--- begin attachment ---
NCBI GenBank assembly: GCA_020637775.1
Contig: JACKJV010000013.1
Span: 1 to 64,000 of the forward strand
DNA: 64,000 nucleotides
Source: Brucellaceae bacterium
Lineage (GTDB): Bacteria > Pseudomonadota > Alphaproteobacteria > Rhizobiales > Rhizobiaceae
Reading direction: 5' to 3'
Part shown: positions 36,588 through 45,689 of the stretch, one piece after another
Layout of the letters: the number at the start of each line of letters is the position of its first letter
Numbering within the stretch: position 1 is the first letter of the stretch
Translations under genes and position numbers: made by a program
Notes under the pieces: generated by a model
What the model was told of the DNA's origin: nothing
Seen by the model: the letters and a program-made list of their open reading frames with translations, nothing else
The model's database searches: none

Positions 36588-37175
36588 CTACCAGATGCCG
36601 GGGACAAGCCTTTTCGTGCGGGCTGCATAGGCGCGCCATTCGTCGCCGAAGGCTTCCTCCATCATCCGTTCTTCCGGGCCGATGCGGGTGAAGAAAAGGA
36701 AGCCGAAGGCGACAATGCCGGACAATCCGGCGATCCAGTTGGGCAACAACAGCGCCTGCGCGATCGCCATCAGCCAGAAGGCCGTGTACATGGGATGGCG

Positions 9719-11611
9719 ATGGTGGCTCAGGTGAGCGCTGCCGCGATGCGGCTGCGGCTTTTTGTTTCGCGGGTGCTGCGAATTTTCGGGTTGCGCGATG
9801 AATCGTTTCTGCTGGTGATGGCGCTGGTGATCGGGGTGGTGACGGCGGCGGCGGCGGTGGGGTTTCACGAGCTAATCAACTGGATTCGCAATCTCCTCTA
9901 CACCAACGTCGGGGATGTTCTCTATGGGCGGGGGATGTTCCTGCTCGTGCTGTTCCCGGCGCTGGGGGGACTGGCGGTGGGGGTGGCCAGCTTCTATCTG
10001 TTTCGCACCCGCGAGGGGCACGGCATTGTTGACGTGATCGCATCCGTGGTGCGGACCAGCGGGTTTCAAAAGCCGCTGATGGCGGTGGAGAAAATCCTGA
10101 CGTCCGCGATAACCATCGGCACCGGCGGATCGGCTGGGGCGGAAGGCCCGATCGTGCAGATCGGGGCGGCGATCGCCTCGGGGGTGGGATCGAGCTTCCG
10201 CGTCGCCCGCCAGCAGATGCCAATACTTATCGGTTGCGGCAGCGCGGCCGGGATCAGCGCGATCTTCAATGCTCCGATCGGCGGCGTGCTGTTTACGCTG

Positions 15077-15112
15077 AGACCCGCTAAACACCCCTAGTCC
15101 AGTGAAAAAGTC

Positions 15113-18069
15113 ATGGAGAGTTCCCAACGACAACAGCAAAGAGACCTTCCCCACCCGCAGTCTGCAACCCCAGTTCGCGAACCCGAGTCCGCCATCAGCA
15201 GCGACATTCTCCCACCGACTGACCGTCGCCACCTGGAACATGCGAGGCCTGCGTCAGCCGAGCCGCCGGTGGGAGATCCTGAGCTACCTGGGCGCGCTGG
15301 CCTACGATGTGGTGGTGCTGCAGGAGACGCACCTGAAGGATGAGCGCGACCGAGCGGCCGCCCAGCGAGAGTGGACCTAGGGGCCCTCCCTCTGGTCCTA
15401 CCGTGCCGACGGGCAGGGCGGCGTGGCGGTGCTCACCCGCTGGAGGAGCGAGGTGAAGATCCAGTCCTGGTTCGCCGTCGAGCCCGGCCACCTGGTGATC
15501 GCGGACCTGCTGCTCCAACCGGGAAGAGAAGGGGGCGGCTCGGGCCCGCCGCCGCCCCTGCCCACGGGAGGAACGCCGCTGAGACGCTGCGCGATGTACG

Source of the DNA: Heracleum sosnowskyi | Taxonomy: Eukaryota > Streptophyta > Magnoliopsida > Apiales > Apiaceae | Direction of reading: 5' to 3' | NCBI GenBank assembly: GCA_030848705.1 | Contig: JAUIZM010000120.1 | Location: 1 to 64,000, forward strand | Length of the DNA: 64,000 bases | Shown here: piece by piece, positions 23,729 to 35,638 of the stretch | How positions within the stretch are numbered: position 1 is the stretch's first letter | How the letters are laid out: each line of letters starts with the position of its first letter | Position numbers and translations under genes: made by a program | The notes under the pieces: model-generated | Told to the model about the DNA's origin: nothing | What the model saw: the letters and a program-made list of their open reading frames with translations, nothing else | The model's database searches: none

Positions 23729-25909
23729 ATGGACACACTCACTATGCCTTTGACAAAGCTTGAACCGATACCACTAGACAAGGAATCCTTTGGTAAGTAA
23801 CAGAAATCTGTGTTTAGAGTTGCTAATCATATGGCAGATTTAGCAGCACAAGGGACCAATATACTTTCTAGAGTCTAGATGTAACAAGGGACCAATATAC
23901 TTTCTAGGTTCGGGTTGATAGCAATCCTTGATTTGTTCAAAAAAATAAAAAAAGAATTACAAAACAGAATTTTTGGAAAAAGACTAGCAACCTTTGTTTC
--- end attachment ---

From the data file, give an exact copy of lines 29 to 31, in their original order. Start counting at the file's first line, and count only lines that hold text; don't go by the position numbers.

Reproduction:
15101 AGTGAAAAAGTC

Positions 15113-18069
15113 ATGGAGAGTTCCCAACGACAACAGCAAAGAGACCTTCCCCACCCGCAGTCTGCAACCCCAGTTCGCGAACCCGAGTCCGCCATCAGCA